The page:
World Bulletin / News Desk
South Sudan's brutal civil war has forced more than one million people to flee to neighbouring Uganda alone, with another million seeking refuge elsewhere in the region, the UN's refugee agency said Thursday.
Over the past year, an average of 1,800 South Sudanese have arrived in Uganda every single day, it said.
South Sudan, the world's youngest nation, descended into civil war in December 2013, just two years after it split from the north.
Thousands of people have been killed and millions displaced by the violence, which briefly plunged part of the country into famine earlier this year.
In addition to the one million South Sudanese refugees in Uganda, at least another million have fled to Sudan, Ethiopia, Kenya, the Democratic Republic of Congo and the Central African Republic, according to UN numbers.
An additional two million people are estimated to have fled their homes and sought refuge elsewhere in the war-ravaged country.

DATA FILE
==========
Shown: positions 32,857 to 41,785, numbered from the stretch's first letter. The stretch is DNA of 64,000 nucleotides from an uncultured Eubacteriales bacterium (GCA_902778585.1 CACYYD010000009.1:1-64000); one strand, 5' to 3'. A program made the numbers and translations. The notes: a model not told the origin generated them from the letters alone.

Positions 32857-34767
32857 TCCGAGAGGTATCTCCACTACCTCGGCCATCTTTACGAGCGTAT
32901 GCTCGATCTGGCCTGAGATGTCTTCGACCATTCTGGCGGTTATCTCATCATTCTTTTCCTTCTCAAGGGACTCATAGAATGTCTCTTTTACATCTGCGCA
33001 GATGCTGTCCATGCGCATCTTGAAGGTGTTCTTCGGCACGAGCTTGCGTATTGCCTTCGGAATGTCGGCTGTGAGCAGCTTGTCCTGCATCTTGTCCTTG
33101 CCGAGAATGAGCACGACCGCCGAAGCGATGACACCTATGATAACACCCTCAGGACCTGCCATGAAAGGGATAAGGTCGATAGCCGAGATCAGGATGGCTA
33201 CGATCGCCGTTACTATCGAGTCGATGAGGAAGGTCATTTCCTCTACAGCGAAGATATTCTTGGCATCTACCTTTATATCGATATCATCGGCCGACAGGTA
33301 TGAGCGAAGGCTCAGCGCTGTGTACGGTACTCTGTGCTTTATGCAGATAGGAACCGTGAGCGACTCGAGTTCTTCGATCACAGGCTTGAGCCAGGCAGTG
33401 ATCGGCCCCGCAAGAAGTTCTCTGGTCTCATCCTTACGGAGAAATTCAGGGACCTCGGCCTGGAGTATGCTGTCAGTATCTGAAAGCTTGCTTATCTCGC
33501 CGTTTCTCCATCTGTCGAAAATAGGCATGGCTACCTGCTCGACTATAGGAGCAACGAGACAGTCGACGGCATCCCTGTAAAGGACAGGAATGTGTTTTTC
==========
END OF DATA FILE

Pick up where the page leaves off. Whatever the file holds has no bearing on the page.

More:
In Uganda, more than 85 percent of the South Sudanese refugees are women or children and youths under the age of 18.
"Recent arrivals continue to speak of barbaric violence, with armed groups reportedly burning down houses with civilians inside, people being killed in front of family members, sexual assaults of women and girls, and kidnapping of boys for forced conscription," it said in a statement.
The UN agency warned that "with refugees still arriving in their thousands, the amount of aid we are able to deliver is increasingly falling short."
UNHCR estimates it will need $674 million (576 million euros) this year alone to help the refugees in Uganda, but lamented that so far it had received just a fifth of that amount.
"The funding shortfall in Uganda is now significantly impacting the abilities to deliver life-saving aid and key basic services," it said.
In June, The UN's World Food Programme had to slash food rations for refugees in the country, while doctors, nurses and medicines are in short supply, it said.
Schooling has also been affected, with class sizes often exceeding 200 pupils, teachers forced to hold lessons outdoors, and many refugee children dropping out because of long distances and other difficulties accessing schools.
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